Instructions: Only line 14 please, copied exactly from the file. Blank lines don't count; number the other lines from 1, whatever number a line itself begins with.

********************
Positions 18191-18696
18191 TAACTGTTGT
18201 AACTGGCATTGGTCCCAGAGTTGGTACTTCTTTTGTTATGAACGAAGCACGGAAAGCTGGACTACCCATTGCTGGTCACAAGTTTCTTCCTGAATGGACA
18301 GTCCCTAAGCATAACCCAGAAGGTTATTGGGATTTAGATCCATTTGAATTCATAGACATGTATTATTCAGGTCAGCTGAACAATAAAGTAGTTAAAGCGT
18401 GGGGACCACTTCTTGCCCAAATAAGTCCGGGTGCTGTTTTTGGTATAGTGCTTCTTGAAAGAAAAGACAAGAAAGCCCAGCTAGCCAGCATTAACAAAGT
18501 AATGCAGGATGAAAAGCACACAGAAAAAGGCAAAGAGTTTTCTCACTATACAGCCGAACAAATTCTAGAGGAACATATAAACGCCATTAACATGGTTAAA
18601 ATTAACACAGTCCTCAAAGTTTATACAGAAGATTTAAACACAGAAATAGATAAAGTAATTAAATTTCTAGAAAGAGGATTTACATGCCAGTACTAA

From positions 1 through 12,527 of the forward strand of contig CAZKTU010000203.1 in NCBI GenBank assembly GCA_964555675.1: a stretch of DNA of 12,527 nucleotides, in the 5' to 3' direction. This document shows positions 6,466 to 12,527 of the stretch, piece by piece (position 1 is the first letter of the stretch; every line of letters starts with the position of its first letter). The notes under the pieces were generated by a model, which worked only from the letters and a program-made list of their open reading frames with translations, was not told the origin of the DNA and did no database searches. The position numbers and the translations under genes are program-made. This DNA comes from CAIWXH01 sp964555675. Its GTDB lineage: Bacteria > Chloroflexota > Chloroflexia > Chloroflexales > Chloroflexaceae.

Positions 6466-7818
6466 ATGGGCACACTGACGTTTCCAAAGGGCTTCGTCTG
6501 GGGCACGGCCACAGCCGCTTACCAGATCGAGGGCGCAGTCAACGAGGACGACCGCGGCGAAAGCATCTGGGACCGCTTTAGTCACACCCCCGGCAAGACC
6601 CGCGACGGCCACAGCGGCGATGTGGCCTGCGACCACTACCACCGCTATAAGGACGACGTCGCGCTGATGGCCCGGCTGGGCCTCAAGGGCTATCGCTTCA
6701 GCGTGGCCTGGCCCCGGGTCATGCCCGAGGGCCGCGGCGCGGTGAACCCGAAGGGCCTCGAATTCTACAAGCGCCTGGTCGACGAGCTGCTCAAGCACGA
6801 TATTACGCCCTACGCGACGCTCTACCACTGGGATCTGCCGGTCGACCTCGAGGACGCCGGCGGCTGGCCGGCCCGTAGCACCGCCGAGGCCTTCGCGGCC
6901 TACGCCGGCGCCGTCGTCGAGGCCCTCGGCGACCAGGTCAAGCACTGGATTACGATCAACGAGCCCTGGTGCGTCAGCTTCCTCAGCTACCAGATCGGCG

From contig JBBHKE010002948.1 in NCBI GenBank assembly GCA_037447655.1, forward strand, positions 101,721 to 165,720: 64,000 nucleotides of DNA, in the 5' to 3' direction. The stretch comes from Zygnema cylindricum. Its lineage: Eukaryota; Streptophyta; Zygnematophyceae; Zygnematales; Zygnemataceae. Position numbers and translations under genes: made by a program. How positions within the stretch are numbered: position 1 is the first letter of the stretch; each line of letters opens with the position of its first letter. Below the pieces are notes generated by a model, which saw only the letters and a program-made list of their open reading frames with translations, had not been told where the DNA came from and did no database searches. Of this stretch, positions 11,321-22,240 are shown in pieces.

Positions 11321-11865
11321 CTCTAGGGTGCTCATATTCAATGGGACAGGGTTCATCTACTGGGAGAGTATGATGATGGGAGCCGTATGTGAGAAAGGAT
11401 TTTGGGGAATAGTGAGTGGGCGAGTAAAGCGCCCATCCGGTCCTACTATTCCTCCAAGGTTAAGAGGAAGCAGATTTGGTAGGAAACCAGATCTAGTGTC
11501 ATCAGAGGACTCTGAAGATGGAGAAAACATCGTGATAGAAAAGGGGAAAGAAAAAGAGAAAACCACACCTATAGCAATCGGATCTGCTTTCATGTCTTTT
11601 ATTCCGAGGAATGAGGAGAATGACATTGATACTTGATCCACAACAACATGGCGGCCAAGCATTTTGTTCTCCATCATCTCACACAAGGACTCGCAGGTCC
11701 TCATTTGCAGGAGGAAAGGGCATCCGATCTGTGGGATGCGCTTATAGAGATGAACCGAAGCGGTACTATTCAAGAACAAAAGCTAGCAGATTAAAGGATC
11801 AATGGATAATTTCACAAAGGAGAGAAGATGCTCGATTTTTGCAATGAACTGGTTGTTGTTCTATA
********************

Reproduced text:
6801 TATTACGCCCTACGCGACGCTCTACCACTGGGATCTGCCGGTCGACCTCGAGGACGCCGGCGGCTGGCCGGCCCGTAGCACCGCCGAGGCCTTCGCGGCC